FTLComm - Weekes - February 3, 1999
Hoarfrost is one of natures most delicate wonders, essentially it is formed from water vapour suspended in air that slips below the freezing point and the frost grows on things. There is a delicate balance between this majestic beauty and the viscous devastation of moist air mass meeting a very cold one and freezing rain resulting or above the surface the condition of icing that can grab on to an aircraft and haul it out of the sky.

The pictures on this page were taken in December of 1974 in the village of Weekes, with a Practica 35mm Camera using and 50mm lens and Tri-X 400ASA Kodak black and white film.

The fact that these images are in black and white perhaps enhances the drama of the conditions that resulted after more then twenty-four hours of steady wind blowing fog and some wet snow over the country-side. The bottom picture of this set is of Martha our 1939 Pontiac and above it is the front of our new house trailer.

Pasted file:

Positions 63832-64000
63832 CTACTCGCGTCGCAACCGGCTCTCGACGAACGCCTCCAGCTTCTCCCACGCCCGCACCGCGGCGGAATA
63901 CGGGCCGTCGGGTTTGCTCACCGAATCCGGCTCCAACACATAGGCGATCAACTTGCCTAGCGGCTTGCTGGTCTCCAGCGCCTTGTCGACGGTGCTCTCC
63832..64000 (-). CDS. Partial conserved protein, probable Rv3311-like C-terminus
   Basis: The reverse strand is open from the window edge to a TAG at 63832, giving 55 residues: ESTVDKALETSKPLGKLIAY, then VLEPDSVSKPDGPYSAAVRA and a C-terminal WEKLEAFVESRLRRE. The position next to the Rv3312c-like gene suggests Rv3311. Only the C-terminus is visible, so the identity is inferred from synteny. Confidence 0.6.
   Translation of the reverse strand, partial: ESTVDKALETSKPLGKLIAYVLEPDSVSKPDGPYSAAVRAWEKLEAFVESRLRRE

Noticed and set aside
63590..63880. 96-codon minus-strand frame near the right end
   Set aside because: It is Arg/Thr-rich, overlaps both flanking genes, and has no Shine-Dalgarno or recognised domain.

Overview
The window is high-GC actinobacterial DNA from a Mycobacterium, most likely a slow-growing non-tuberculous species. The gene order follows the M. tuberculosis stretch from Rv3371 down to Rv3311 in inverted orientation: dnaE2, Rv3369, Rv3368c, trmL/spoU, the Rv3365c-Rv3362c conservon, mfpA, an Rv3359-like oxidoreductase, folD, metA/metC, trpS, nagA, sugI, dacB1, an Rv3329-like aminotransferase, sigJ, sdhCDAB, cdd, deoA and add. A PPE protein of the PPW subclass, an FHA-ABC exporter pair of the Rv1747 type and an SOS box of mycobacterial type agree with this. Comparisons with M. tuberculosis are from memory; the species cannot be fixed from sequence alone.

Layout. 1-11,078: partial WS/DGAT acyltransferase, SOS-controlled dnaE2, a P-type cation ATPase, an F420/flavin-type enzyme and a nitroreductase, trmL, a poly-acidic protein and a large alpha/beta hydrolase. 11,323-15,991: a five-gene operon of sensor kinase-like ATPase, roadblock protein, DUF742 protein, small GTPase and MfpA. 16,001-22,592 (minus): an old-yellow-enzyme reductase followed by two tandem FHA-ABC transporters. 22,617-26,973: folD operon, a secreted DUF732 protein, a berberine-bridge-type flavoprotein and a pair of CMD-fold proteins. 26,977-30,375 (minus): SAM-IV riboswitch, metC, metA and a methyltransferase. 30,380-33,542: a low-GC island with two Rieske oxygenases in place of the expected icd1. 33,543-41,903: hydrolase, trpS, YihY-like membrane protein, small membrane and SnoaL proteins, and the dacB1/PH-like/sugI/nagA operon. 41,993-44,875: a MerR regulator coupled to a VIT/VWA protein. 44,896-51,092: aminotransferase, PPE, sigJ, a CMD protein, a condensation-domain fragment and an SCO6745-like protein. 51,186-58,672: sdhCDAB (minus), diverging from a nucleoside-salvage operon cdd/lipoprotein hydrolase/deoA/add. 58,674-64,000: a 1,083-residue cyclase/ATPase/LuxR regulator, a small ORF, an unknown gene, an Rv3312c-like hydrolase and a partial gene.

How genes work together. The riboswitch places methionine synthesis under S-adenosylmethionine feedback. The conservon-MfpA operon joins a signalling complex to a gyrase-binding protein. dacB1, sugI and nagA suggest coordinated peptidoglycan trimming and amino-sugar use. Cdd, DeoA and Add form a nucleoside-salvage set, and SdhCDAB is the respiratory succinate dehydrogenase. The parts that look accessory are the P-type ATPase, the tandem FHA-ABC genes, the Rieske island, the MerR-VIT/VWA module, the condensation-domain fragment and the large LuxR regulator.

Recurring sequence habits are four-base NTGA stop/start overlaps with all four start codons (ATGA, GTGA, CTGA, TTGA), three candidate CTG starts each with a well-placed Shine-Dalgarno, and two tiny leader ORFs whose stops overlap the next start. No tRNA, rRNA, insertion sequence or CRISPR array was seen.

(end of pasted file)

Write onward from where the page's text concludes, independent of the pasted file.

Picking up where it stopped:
The little spruce on the right clear shows the affects of the blowing and forming ice crystals that magnify its size.

The picture with the elevators in the back ground is actually in the Elementary school playground.

We often post pages like this on Ensign on a series of pages to speed the downloading but with these I thought it best to present the all on the same page so that you can move back and forth between the images. All of the pictures should download to you in about a minute using a 28.8 modem.